HMS Duncan (D37)

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HMS Duncan - 1.jpg
HMS Duncan in 2016
United Kingdom
NameHMS Duncan
NamesakeAdam Duncan, Viscount Duncan of Camperdown
OrderedDecember 2000
BuilderBAE Systems Surface Ships
Laid down26 January 2007
Launched11 October 2010
Sponsored byMrs Marie Ibbotson
Commissioned26 September 2013[2]
  • Secundis dubusque rectus
  • ("Upright in prosperity and peril")
StatusIn active service, as of 2019
  • On a Field Red, a hunting horn silver
  • HMS Duncan crest.jpg
General characteristics
Class and typeType 45 guided missile destroyer
Displacement8,000[4] to 8,500 t (8,400 long tons; 9,400 short tons)[5][6][7]
Length152.4 m (500 ft 0 in)
Beam21.2 m (69 ft 7 in)
Draught7.4 m (24 ft 3 in)
Installed power
SpeedIn excess of 30 kn (56 km/h; 35 mph)[3]
RangeIn excess of 7,000 nautical miles (13,000 km) at 18 kn (33 km/h)[3]
Complement191[9] (accommodation for up to 235)
Sensors and
processing systems
Electronic warfare
& decoys
Aircraft carried
  • 1–2 × Lynx Wildcat, armed with:
    • 4 × anti ship missiles, or
    • 2 × anti submarine torpedoes
  • or
  • 1 × Westland Merlin,[8] armed with:
    • 4 × anti-submarine torpedoes
Aviation facilities
  • Large flight deck
  • Enclosed hangar

HMS Duncan is the sixth and last of the Type 45 or Daring-class air-defence destroyers built for the Royal Navy and launched in 2010. Duncan is named after Adam Duncan, 1st Viscount Duncan (1 July 1731 – 4 August 1804), who defeated the Dutch fleet at the Battle of Camperdown on 11 October 1797. The destroyer has served in the Mediterranean, Black and Caribbean Seas and in 2019 was deployed to the Persian Gulf in response to increased tensions with Iran in the region.


In 2014, the Royal Navy website stated that Duncan would be the first Type 45 destroyer to be armed with the Harpoon anti-ship missile system.[16] On 2 March 2015, Duncan left Portsmouth armed with Harpoon anti-ship missiles.[17]


Duncan's construction began at the BAE Systems Naval Ships (now part of BAE Systems Surface Ships) yards at Govan and Scotstoun on the River Clyde in 2006. She was launched from Govan on 11 October 2010,[18] on the 213th anniversary of the Battle of Camperdown.[19]

Duncan sailed from Scotstoun shipyard, Glasgow on 31 August 2012 to commence sea trials.[20]

Operational service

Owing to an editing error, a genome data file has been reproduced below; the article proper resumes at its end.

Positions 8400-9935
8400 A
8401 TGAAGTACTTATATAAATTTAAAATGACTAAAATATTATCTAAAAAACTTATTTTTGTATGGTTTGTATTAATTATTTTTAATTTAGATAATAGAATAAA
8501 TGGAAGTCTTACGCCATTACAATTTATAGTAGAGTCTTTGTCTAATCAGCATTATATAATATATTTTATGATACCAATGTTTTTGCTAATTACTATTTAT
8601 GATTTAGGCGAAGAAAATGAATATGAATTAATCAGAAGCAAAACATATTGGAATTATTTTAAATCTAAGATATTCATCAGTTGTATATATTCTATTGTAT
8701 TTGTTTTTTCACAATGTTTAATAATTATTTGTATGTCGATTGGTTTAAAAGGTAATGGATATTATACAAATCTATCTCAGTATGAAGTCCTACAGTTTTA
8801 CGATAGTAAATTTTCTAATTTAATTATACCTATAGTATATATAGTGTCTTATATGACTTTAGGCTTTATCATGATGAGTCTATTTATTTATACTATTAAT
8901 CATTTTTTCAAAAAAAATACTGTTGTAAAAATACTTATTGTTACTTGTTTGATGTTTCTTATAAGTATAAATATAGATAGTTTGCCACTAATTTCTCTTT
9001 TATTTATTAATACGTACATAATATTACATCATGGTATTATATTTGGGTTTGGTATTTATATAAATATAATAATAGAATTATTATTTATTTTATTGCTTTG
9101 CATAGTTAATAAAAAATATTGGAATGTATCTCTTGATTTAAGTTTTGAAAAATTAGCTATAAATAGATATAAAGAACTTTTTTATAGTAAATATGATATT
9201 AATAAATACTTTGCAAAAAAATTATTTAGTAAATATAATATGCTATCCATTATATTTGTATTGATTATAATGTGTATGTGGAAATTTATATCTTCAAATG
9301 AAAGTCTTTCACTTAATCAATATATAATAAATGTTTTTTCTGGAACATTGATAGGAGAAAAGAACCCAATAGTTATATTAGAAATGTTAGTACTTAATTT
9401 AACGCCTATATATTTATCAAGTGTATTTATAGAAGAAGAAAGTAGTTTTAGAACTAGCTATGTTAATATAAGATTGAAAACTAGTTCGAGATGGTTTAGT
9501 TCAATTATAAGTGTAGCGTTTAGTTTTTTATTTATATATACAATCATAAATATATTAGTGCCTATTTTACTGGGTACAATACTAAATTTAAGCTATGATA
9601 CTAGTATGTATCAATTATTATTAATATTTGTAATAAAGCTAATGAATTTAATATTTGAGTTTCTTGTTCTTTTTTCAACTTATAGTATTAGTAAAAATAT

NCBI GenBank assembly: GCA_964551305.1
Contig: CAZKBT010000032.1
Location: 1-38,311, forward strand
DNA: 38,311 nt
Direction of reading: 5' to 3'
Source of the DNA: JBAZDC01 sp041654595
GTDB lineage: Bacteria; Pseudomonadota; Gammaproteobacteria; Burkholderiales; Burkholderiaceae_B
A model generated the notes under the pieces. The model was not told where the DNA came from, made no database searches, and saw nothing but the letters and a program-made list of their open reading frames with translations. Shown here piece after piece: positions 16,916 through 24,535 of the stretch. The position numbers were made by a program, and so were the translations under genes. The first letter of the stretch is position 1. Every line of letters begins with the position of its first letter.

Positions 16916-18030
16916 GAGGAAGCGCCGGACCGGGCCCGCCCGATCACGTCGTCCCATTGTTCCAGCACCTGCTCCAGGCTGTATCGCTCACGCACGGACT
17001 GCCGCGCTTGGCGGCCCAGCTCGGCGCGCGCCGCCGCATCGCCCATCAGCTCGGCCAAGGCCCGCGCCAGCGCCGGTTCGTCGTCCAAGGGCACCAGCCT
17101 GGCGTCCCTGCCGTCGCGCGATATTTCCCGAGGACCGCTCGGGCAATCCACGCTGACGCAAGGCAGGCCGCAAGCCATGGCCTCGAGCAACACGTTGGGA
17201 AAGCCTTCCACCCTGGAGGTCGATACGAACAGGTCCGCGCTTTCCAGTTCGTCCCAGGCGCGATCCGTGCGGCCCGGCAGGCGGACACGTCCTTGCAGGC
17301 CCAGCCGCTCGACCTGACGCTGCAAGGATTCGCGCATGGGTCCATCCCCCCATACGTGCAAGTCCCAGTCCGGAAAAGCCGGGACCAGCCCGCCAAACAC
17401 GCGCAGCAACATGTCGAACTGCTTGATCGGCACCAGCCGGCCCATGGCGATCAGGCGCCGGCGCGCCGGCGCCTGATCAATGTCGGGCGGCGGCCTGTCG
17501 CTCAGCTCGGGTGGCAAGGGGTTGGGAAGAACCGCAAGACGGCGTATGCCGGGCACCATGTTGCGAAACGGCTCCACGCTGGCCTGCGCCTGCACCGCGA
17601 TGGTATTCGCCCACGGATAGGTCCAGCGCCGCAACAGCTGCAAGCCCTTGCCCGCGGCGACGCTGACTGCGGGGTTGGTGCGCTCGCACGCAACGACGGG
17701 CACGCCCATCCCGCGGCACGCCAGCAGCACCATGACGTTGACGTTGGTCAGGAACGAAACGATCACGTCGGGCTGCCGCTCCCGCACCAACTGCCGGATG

Duncan, the sixth and last Type 45 destroyer, was commissioned on 26 September 2013.[2] She entered service on 30 December 2013, four months ahead of schedule, after a period of trials and training.[21]

On 2 March 2015, Duncan left HMNB Portsmouth on her maiden deployment to the Mediterranean Sea and Middle East.[17] On 7 July 2015, Duncan joined up with the U.S. Navy Carrier Strike Group Twelve to strike the Islamic State of Iraq and the Levant.[22]

In April 2016, HMS Duncan was one of several Royal Navy ships exercising with the French Navy in Exercise Griffin Strike.[23] In October 2016, Duncan, escorted by the frigate HMS Richmond, was dispatched by the Ministry of Defence to intercept and "man-mark" a fleet of Russian Navy vessels, including their flagship Admiral Kuznetsov, which were passing through the English Channel on their way to Syria.[24] In November, while sailing off the coast of England, Duncan suffered a total propulsion failure and was towed back to Plymouth.[25]

Duncan sailed from Portsmouth in June 2017 to assume the role of flagship of NATO's Standing Maritime Naval Group 2 (SNMG2), operating in the Black Sea and the Mediterranean.[26] Duncan was due to be relieved in September 2017 by HMS Ocean on her final deployment,[27] however Ocean was redeployed to the Caribbean Sea to provide relief to British Overseas Territories in the region in the wake of Hurricane Irma. Duncan was instead relieved by HMS Diamond which was berthed in Gibraltar en route to the Persian Gulf to relieve HMS Monmouth.[28] Duncan returned to Portsmouth on 22 September 2017.[29]

She resumed NATO duties in January 2018, visiting Mediterranean and Black Sea ports such as Constanța, Souda Bay, and Split, and again took command of SNMG2, returning to Portsmouth on 13 July 2018. In November and December 2018, Duncan featured on the Channel 5 television documentary Warship: Life at Sea, which captured everyday life on board the vessel during her NATO deployment earlier that year, including confrontations with Russian warships and aircraft, including the Russian frigate Admiral Essen. On the programme, it is frequently claimed by the ship's crew that Duncan can detect a 'tennis ball sized object moving at 3-times the speed of sound, from over 100 miles away.' [30][31][32]

In December 2018 it was announced that Duncan would be affiliated with the town of Scarborough on the Yorkshire Coast.[33]